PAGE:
In the age of always-connected devices, direct to consumer companies have found more ways than ever to connect with audiences. This shift has led to a renaissance in the DTC category: Social media has replaced the mail-order catalog, and modern-day consumers embrace the hype with word-of-mouth. Whether they’re selling glasses, razors, mattresses, or cleaning products, modern brands are eschewing traditional retail strategy in favor of selling directly to customers.
For years, DTC brands have relied heavily on Google and Facebook for customer acquisition — and for good reason. Billions of people use these platforms daily, making both high-profile options for digital advertising. Although Google and Facebook are ideal for generating awareness, down-funnel engagement is a struggle. For instance, 67% of users report that they have not purchased “from” nor directly within social media. On top of that, customer acquisition costs are rising, and Google and Facebook remain expensive. To stretch their marketing budgets further, direct to consumer companies must find new channels for user acquisition and target down-stream engagement metrics.
The influence of Google and Facebook ought not to be discounted, but modern DTC brands are experimenting with new ways to drive ROAS. Alternative channels may not yield the same number of views, but if you deliver a memorable experience, they could drive more consumers to the purchase.
To do that, you’ll have to make your ads a little more personal. DTC marketers are always coming up with new ways to tailor products to their intended audiences. Often, the customer journey even begins with a personalized quiz. For example, vitamin brand Care/of quizzes customers and delivers personalized supplement recommendations. Similarly, haircare brand Prose specializes in making custom shampoo and conditioner based on customers’ hair texture, health, and environment. These kinds of experiences could easily translate into the mobile advertising environment.
In fact, mobile advertising is becoming an increasingly common strategy for brands looking to deliver personalized value. Playable ads, in particular, have surged in popularity over the past few years. IAB defines playables as “a single ad unit that combines interactivity [with] gamification to enable full-funnel marketing brand communications (attention, education, and action).” Direct to consumer brands are already seizing the opportunity, launching memorable mini-games that delight consumers and gently encourage a purchase. In fact, according to eMarketer, US agency professionals cited playables as the single most effective format for in-app advertising.
Furthermore, rewarded advertising in the in-app environment is a particularly powerful approach for creating memorable ad experiences. In a rewarded model, app users receive an in-app bonus, such as coins in their favorite game, just for engaging. Then the experience drives to the purchase as a secondary organic action. Alternatively, customers could be rewarded for signing up for a free trial. Virtual rewards foster brand affinity because it’s a two-way exchange of value.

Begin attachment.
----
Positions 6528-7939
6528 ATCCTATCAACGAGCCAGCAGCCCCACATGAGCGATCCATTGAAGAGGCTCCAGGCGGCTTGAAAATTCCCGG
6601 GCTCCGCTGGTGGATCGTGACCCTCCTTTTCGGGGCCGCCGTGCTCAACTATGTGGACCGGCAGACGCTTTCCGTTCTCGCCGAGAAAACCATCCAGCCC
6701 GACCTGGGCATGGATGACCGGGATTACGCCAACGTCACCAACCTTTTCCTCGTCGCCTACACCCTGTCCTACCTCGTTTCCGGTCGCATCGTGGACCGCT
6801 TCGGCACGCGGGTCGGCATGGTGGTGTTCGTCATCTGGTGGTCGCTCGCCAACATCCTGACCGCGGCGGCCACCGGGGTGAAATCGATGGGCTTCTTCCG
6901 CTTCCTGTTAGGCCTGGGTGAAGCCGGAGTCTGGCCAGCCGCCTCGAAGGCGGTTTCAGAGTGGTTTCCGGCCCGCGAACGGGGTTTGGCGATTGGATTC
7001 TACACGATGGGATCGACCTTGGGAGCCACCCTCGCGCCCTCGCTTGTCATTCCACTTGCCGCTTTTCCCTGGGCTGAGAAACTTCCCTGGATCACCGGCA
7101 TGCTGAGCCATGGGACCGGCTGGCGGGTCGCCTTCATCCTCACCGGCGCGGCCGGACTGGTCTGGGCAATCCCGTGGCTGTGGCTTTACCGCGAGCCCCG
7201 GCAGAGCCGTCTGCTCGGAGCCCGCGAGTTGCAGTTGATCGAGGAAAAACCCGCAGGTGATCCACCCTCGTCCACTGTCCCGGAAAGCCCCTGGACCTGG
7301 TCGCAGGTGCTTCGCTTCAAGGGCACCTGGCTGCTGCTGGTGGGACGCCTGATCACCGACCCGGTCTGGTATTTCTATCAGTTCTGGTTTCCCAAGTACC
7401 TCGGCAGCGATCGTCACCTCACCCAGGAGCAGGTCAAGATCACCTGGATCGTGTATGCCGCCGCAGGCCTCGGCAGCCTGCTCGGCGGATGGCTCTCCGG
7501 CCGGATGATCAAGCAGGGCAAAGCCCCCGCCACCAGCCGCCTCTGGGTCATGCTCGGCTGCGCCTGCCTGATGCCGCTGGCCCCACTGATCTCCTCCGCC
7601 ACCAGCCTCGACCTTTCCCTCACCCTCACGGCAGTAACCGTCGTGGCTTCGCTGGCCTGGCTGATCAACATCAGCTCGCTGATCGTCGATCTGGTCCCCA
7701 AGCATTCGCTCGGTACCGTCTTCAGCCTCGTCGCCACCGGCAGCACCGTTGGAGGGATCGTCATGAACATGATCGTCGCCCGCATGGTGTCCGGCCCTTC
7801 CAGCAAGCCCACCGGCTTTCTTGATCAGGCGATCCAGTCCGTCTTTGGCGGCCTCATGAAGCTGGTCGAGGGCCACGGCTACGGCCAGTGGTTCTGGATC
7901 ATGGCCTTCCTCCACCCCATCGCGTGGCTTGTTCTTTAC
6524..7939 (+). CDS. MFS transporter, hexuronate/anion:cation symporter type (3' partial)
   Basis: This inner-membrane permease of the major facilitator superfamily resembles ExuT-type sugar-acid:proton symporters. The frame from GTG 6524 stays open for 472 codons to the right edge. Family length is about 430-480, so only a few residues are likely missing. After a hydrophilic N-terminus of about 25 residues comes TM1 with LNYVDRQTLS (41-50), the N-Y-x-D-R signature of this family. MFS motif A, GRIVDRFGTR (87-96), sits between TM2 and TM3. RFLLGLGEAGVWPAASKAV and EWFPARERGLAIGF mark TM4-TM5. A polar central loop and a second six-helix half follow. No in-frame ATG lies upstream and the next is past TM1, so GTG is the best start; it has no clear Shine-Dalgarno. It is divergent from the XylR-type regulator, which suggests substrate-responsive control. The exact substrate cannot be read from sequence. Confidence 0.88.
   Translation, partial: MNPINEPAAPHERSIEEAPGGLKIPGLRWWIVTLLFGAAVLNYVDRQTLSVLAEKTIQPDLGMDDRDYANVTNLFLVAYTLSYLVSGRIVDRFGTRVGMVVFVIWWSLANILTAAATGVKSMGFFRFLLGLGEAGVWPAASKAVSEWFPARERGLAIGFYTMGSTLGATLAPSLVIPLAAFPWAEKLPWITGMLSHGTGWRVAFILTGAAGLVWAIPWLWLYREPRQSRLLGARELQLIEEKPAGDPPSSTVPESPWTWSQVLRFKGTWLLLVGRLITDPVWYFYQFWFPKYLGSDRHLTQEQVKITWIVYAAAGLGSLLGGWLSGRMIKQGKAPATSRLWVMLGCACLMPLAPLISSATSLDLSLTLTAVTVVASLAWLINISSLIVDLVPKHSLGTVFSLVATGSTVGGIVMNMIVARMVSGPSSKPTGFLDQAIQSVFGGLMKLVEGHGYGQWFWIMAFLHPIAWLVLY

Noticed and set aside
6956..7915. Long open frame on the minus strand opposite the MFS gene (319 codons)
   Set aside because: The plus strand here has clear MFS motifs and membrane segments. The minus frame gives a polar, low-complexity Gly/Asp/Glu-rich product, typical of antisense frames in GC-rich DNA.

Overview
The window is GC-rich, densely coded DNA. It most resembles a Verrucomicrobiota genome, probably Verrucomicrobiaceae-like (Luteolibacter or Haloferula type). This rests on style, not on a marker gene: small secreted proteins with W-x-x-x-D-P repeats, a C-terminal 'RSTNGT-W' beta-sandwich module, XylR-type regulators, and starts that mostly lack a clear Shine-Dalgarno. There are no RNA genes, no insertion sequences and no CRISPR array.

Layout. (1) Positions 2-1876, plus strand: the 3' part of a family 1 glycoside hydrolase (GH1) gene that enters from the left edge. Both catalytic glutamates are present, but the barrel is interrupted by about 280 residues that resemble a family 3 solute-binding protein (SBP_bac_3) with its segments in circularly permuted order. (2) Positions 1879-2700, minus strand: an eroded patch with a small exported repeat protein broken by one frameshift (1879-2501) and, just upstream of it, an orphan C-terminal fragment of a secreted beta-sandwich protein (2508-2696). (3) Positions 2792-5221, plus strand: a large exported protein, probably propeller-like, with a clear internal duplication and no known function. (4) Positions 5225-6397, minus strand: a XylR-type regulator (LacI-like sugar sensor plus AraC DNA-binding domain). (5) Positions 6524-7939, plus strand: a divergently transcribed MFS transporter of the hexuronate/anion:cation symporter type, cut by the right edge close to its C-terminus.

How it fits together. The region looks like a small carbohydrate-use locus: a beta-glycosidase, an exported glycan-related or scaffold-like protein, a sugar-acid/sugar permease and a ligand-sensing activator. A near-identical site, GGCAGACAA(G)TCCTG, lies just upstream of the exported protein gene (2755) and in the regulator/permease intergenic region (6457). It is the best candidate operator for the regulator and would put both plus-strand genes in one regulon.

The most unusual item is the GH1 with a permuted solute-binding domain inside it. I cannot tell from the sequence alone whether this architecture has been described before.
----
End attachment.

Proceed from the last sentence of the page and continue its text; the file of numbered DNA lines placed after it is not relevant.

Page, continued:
It’s time to stop thinking about views and clicks as the most important measures of success. Since the dawn of internet advertising, marketers have chased these metrics, wanting to get ads in front of as many eyes as possible and entice a good percentage of those viewers to click through. The truth is, with so many screens and apps vying for users’ attention and so many brands to choose from, that’s simply not enough anymore.
Instead of running campaigns on a cost-per-mille (CPM) impressions basis, explore options like CPA — cost-per-action (also known as cost-per-acquisition). In CPA advertising, brands only pay for ads when the customer completes a desired action, such as a purchase. For instance, DTC brands that leverage a subscription model could run a CPA campaign that invites users to sign up for a discounted first month. Another popular CPA tactic is to encourage users to sign up for regular newsletters or emails. This is a particularly good option for brands whose content marketing is on point.
DTC brands need to return to the tried and true tactics that have always served them: keeping things simple and relevant. These principles are evident in their products and websites, and they must extend to their advertising. Men’s shaving supplies company Harry’s is an expert at this: The brand earned over a million customers in its first two years in business by being straight-forward and user-friendly. Its website keeps things clean and streamlined, limiting itself to a few categories and only a handful of products within each. As a result, when someone sees an ad and clicks through, they’ll find an easy-to-navigate user experience where they can quickly find exactly what they’re looking for. Digital ads can follow this same philosophy — but remember, simple doesn’t mean boring. Whatever kind of interaction you’re hoping to achieve, it has to be designed intuitively so that potential customers can find their way to the desired result.
Finally, you can’t discount the advantage of influencers in today’s market. Influential YouTube steamers and social media users often have followings numbering millions of people, many of whom are active viewers. Studying the social media techniques that boosted these personalities to internet success could also be a successful technique in your own marketing campaigns.
While Google and Facebook still have their roles in the DTC marketing industry, gone are the days when they’re the only way to reach consumers or measure success. The successful modern DTC retailer is constantly evaluating new channels of communication, analyzing its own strengths and weaknesses, and evolving along with technology. For more information about modern DTC user acquisition and advertising, contact the experts at Tapjoy!